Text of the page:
Q. Dear CMOS, Perhaps you can help resolve a raging debate I have been having with my coauthor. This debate, which is perilously close to becoming a very ugly brawl, concerns the all too underused phrase “nobody, but nobody.” I say that “but nobody” is a parenthetic expression and should be set off in commas, as in “Nobody, but nobody, should trifle with the Etiquette Grrls.” She insists vehemently that the commas absolutely, positively, MUST go, no arguments about it, and I have been unable to persuade her to change her mind. I think it looks simply dreadful without the commas, and besides, the meaning is then altered to “nobody EXCEPT FOR nobody,” isn’t it? (Rather than simply emphasizing the first “nobody.”) Who is correct? Thank you ever so much. Also, may I say that I simply adore your Q&A page? (I’m a Grammar Geek, I guess . . . what can one say?) I had no idea that such things as style could be so witty! Thanks again! Yours sincerely, Honore Ervin, The Etiquette Grrls Are Crusading for Polite Behavior in a Tacky, Rude World.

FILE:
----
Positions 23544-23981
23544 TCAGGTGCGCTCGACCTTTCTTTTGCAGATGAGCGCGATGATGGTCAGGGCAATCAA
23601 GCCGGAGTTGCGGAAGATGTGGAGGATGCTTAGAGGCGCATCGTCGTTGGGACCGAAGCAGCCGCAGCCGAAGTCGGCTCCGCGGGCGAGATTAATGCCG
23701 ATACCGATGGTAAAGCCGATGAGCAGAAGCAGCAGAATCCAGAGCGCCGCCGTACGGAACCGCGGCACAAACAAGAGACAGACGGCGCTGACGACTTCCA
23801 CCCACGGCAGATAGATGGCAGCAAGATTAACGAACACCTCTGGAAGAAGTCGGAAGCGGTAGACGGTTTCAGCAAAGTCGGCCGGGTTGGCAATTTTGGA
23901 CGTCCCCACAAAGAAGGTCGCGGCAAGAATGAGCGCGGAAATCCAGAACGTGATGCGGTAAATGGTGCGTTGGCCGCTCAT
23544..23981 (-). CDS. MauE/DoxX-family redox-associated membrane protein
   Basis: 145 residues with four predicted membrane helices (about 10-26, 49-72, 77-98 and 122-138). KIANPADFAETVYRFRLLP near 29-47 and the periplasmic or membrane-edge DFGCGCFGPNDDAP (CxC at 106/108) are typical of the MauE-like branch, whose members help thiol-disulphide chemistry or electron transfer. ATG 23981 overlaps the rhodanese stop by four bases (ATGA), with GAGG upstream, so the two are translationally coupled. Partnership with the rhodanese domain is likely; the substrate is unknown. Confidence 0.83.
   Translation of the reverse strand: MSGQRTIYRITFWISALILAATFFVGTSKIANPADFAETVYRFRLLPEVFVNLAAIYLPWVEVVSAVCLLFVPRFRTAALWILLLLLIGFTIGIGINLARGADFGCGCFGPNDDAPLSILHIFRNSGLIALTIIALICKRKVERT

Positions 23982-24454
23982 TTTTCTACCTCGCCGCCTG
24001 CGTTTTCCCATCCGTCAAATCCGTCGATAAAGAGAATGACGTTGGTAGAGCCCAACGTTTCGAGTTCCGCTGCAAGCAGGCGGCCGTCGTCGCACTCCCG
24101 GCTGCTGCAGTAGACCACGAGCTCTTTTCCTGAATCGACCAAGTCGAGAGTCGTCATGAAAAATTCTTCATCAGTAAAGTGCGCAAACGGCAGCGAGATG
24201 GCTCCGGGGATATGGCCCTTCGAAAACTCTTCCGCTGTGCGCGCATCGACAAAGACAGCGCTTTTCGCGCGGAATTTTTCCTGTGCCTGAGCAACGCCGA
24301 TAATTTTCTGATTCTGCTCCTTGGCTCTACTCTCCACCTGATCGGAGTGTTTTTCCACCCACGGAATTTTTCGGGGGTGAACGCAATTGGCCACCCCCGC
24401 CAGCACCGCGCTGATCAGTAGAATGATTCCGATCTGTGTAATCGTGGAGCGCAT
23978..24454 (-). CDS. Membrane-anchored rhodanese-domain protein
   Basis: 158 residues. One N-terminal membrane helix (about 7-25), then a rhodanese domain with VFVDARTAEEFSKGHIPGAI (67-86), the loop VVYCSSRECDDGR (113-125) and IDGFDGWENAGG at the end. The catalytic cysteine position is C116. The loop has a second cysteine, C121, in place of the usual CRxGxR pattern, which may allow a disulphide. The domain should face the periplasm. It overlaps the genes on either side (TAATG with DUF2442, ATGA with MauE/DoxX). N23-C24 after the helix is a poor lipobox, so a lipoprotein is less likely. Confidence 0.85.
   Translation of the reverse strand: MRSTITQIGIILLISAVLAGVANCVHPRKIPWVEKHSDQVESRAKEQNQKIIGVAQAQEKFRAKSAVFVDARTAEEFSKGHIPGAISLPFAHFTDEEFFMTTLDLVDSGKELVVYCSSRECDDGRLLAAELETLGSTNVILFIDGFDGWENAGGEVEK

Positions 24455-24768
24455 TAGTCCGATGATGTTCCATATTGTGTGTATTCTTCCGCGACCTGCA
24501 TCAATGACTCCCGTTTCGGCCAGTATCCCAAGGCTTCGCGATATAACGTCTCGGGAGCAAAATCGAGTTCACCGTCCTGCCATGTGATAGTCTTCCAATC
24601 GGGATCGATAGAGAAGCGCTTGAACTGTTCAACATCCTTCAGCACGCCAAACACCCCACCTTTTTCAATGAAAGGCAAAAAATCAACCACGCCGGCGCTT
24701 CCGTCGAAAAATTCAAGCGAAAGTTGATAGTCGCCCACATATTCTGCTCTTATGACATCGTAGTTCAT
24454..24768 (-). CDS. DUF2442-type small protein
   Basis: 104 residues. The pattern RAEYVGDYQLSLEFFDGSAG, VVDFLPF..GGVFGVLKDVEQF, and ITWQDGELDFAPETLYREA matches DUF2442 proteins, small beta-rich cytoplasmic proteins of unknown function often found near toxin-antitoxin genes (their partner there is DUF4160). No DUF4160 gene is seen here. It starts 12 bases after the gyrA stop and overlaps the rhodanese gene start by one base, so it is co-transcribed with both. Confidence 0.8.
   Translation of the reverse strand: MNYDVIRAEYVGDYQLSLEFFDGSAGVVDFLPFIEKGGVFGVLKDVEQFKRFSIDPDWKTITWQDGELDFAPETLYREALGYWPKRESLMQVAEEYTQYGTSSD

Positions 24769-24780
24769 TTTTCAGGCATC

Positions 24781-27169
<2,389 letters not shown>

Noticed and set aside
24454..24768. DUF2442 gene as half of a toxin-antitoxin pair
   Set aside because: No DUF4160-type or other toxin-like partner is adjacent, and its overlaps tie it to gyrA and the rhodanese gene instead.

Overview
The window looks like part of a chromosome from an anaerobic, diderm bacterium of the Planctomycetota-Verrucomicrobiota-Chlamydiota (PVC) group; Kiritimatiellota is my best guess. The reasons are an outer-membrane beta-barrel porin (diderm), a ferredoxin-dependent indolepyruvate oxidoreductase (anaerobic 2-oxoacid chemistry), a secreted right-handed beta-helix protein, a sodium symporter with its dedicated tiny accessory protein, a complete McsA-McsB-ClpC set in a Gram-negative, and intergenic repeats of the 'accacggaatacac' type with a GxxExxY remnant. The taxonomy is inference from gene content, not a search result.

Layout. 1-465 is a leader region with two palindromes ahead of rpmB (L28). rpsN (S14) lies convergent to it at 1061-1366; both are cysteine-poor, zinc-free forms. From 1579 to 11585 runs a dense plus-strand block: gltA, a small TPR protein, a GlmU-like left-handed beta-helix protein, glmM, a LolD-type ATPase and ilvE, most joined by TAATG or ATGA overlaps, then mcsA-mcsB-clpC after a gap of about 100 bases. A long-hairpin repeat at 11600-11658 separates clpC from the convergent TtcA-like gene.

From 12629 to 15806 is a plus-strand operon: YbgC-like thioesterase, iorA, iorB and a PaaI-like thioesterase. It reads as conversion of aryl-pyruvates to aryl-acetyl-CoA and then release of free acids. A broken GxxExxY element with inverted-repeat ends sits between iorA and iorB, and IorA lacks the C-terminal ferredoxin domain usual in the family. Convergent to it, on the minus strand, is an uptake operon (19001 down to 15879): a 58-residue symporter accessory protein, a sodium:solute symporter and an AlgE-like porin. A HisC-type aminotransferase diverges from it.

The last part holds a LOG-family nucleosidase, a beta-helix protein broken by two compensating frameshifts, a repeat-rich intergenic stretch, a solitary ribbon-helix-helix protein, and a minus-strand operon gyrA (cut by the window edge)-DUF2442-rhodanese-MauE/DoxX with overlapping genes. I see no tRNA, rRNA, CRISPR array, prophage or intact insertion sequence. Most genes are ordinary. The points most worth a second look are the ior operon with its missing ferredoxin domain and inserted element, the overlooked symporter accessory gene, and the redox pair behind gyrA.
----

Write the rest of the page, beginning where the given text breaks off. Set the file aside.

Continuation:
A. Dear Ms. Ervin: I’m glad you wrote in time for me to prevent the Etiquette Grrls from engaging in a very ugly brawl. The fact is, both constructions are just fine. If you want to imply a pause for emphasis, use the commas. If you want to say that nobody except for nobody does something (a weirdly reasonable thing to say), omit the commas.

Now shake hands and stop fussing.